EO President Talks Responsible Development, Fossil Fuel Divestment at UMass Amherst

EO President Talks Responsible Development, Fossil Fuel Divestment at UMass Amherst


EO President David Poritz (left) with Dean of the College of Natural Sciences Steve Goodwin on the UMass Amherst discussion panel following a screening of "Oil and Water". (photo: Kevin Hollerbach)

At the invitation of the school's Eco-Reps program, EO President and co-founder David Poritz visited the University of Massachusetts, Amherst last week as part of Campus Sustainability Day last week. Following a screening of "Oil and Water" at the campus center, Poritz participated in a panel discussion on the university's fossil fuel use, the Equitable Origin model for linking conscientious consumers to responsible producers, and the fossil fuel divestment movement on campus.

Poritz joined UMass Amherst Sustainability Manager Ezra Small, Dean of the College of Natural Sciences Steve Goodwin, and student Eco-Rep facilitator and divestment movement representative Kristie Herman on the panel. Small noted that UMass Amherst is among the biggest consumers of natural gas and liquid petroleum fuels in the state, and suggested that it was the responsibility of administrators, faculty, and students to take steps to reduce consumption and address its impacts higher up the supply chain. Poritz explained that the EO Market, through which petroleum product consumers can support certified-responsible oil and gas operations, is a tool to address those impacts. EO certificates represent crude oil (or crude oil equivalent, in the case of natural gas operations) produced at an EO-certified site. Revenues from certificate purchases go primarily to pre-approved plans for social and environmental restoration and improvement projects on and around certified production sites. EO certificates became available for pre-sale following the first EO certification of a socially and environmentally responsible development site in September.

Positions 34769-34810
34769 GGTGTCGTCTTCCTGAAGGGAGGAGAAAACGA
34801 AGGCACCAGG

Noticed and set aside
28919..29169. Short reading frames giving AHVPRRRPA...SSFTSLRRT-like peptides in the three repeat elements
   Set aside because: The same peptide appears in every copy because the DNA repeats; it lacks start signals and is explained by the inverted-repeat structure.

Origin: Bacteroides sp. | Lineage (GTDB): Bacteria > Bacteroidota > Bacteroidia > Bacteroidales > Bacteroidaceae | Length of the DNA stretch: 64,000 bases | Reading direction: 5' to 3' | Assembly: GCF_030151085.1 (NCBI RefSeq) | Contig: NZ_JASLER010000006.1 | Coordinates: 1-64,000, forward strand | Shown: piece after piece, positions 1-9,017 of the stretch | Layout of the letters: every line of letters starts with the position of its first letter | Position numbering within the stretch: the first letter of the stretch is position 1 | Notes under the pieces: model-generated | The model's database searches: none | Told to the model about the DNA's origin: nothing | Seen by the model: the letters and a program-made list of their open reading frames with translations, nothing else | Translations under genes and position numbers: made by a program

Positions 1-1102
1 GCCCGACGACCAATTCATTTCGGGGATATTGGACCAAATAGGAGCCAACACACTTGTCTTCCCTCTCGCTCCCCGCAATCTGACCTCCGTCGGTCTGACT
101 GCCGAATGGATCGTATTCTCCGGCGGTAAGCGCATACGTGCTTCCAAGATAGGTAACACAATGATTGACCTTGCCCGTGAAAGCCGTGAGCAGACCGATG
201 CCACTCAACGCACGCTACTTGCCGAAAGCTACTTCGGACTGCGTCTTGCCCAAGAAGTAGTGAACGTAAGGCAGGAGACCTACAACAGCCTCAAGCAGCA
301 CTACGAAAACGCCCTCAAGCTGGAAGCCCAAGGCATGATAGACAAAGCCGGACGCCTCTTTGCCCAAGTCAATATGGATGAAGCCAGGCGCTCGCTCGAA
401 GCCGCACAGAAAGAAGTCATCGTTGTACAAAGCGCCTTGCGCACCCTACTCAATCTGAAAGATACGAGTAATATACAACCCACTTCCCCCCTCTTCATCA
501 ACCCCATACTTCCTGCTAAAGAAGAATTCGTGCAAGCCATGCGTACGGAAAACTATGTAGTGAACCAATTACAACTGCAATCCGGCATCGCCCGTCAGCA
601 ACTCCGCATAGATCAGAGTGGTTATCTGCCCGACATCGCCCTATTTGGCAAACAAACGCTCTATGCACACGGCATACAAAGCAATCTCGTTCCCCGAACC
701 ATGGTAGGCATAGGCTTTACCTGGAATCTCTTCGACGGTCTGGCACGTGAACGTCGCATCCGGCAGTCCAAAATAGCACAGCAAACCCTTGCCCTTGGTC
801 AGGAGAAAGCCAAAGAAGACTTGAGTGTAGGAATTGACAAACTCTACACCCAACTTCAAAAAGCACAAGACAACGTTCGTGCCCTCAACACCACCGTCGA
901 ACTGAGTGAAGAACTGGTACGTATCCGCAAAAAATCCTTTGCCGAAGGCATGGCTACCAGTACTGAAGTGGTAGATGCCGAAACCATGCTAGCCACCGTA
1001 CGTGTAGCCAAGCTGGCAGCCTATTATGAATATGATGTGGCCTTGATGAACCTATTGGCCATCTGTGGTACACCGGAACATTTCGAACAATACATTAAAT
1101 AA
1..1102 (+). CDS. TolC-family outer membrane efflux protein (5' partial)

David Poritz answering questions after the screening of "Oil and Water" at UMass Amherst.(photo: Kevin Hollerbach)

The event included a lively discussion of Equitable Origin's work in the context of the divestment movement, a global campaign calling for universities and other large institutions to divest their financial portfolios from investments tied to fossil fuel companies (more information on the divestment movement is available at gofossilfree.org). During the discussion, Poritz addressed the misconception that Equitable Origin supports or enables oil and gas development, explaining that EO certifications happen only after exploration and production projects are approved and moving forward. The divestment movement and the EO system are two distinct approaches to separate but related problems, he said, and they should work in parallel or even in concert to achieve their goals. Asked to elaborate after the panel discussion, Poritz responded:

"We at Equitable Origin support the divestment movement as a way to address the global climate change crisis. While the movement continues to progress, EO is working to solve the local and immediate social and environmental problems brought on by irresponsible oil and gas operations happening right now. I think our work and that of the divestment community are strongly complimentary, and I look forward to engaging and possibly collaborating with them in the future."